It could be argued that when people do highlight such irregularities, dependent upon the situation, they do not do so lightly. As a result they should be applauded and the companies or institutions should in fact utilise such information to demonstrate to society that they recognise their failings and be clearly seen to act upon the information and improve or amend the situation, punishing wrongdoers if required. Such action could thereby assuage fears and rebuild public confidence; after all, do we not live in a society where the oft heard mantra of ‘openness and transparency’ is so often spouted? If we are to be applauded and rewarded for innovations that can raise the profile or increase profits, why not achieve similar accolades or status for highlighting those practices that cost in terms of life, revenue or kudos?

In an equal and just society, it could be assumed that this would be the case. However, as has been witnessed in a variety of circumstances, quite the opposite has taken place and, as previously argued, the state and/or its agents have set forth to label the whistle-blower within very narrow and negative terms. Freedom of speech, it seems, is only accessible to the powerful.

Cases of whistle-blowing are too numerous and diverse to discuss in detail, many of which are still undergoing investigation and as such it would not be prudent to pass judgement. Suffice to say, they are cases which, to all intents and purpose, will hold huge ramifications for all of us, especially those who engage in using social media; the cases of Bradley Manning and Edward Snowden being examples of the most recent.


Although largely consigned to history many people, some whose names will not automatically be recognisable, have come forward to highlight practices that they have found abhorrent, unacceptable or indeed illegal; such practices have and may continue, if left unregulated, cost lives. Take the case of Julie Bailey, a woman who should have expected to be thanked for highlighting appalling and unacceptable conditions and levels of practice at Stafford Hospital. Instead, Bailey has been forced to leave her home town because she became the ‘victim’ of the baying mob, abused by the very neighbours she ultimately sought to protect who became more incensed at the threat to jobs than the reported misdemeanours (Cohen, 2013).

As previously stated, the term whistle-blower is not just contentious in terms of creating a negative ‘label’, but there are those who would not, or indeed should not, be labelled in such a way. To these individuals, they are merely trying to undertake their role ‘with honesty and integrity’ (Sheldon in Dreaper, 2013). Although now reinstated, Sheldon was ousted from the board of the Care Quality Commission for speaking out at the public inquiry into the aforementioned Stafford hospital failings. Yet it was her very integrity that was brought into question as her past mental health was used to try and discredit her. It is treatment such as this, not just from the very institutions that are established to protect individuals, but media character assassination too, that ultimately serves to victimise individuals and act as a barrier to people coming forward.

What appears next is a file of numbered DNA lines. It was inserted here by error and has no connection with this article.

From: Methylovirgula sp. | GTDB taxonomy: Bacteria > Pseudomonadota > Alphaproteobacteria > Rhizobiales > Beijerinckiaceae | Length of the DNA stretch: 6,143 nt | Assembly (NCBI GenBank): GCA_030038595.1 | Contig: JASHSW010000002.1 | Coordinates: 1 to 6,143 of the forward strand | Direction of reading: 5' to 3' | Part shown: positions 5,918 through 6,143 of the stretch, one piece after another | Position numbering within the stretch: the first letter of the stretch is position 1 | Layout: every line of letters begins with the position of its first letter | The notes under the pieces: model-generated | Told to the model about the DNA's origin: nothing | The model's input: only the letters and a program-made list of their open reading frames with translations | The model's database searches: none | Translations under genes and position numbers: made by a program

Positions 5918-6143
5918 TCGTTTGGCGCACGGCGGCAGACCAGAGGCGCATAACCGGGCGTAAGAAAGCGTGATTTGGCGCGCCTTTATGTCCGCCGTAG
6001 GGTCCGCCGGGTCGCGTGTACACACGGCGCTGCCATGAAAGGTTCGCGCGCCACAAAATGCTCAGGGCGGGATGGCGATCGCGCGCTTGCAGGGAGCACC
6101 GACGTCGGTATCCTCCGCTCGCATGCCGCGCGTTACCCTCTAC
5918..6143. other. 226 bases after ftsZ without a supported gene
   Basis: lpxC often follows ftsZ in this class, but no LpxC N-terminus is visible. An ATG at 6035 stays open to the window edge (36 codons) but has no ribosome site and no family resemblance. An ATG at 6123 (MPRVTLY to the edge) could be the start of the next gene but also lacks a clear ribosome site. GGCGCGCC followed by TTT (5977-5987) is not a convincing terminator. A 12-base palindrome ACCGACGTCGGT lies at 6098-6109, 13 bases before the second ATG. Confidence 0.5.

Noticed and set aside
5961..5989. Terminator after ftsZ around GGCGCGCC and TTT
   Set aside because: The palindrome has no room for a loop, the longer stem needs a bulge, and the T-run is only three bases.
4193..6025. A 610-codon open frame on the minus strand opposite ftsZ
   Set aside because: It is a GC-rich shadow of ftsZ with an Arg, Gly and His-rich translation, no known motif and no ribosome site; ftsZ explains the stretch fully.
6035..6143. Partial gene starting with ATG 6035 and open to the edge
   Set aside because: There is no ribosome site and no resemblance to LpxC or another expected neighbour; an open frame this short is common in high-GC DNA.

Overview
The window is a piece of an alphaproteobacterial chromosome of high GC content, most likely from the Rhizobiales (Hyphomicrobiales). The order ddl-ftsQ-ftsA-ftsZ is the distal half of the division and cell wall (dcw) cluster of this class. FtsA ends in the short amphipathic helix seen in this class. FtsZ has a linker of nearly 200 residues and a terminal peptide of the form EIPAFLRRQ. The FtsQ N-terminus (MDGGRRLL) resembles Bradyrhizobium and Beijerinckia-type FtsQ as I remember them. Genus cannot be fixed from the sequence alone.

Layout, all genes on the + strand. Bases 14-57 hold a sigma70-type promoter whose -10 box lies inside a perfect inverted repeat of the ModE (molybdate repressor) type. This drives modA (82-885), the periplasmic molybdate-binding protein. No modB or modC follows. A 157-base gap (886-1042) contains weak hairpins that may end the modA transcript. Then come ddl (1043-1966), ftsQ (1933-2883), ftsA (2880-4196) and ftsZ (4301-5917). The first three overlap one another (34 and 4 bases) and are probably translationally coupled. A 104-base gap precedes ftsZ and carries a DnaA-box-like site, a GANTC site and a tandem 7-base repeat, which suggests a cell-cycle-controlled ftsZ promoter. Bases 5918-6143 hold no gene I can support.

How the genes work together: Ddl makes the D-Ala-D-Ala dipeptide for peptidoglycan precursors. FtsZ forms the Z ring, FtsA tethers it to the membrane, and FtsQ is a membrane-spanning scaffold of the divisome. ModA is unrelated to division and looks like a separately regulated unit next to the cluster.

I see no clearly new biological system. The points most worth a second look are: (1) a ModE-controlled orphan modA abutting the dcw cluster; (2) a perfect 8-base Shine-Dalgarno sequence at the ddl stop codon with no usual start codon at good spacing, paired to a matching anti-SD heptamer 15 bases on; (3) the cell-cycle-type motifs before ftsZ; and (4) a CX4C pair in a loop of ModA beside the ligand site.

Debatably the media can and does have a duplicitous relationship with the ‘truth’ and the somewhat salacious nature of its reportage (as utilised in the above case) serves to heighten sales rather than present facts. Yet, when it is reported by charities (such as Public Concern at Work) that most whistle-blowers are ignored, dismissed or chastised by their employer, rendered unemployable, the media is often the only organisation to listen and highlight their concerns.

What has become apparent after reading accounts from whistleblowers, some of whom are under investigation and therefore cannot be reported on, is that the information they provide was and already is in the public domain; only their dogged determination to seek to highlight the truth and protect others has led to the discovery of facts ‘others’ would prefer to remain hidden. These brave individuals then become the ‘investigated’, subject to restricted duties or dismissal, disciplinary action and/or gross misconduct proceedings, bullying and harassment from senior managers and colleagues; all of which are used as a tool to silence. The ideologies and stereotypes that present whistleblowers as problematic leads to the diminution of their concerns. Freedom of expression in a liberal democracy would appear to be only available to those who yield the power to uphold it. Perhaps Leonardo da Vinci was right when he said: ‘Nothing strengthens authority so much as silence’.

Julie T Davies is Senior Lecturer in Criminology and Criminal Justice, Edge Hill University


1. Cohen, N. (2013), ‘Julie Bailey: Enemy of the People’, The Spectator, 30 May. 
2. Cohen, S. (2001), States of Denial: Knowing about Atrocities and Suffering, Cambridge: Polity Press. 
3. Dreaper, J. (2013), ‘CQC whistle-blower: “I am tainted because I spoke up”’, BBC News. 
4. Hallsworth, S. and Young, T. (2013), ‘Crime and silence: “Death and life are in the power of the tongue” (Proverbs 18:21)’, Theoretical Criminology, 12(2), pp. 131–152. 
5. HM Government (2013), ‘Guide – Whistleblowing’, 
6. Herman, E. and Chomsky, N. (1994), Manufacturing Consent: The Political Economy of the Mass Media, London: Vintage. 
7. Lyotard, J. (1984), The Postmodern Condition: A Report on Knowledge, Manchester: Manchester University Press.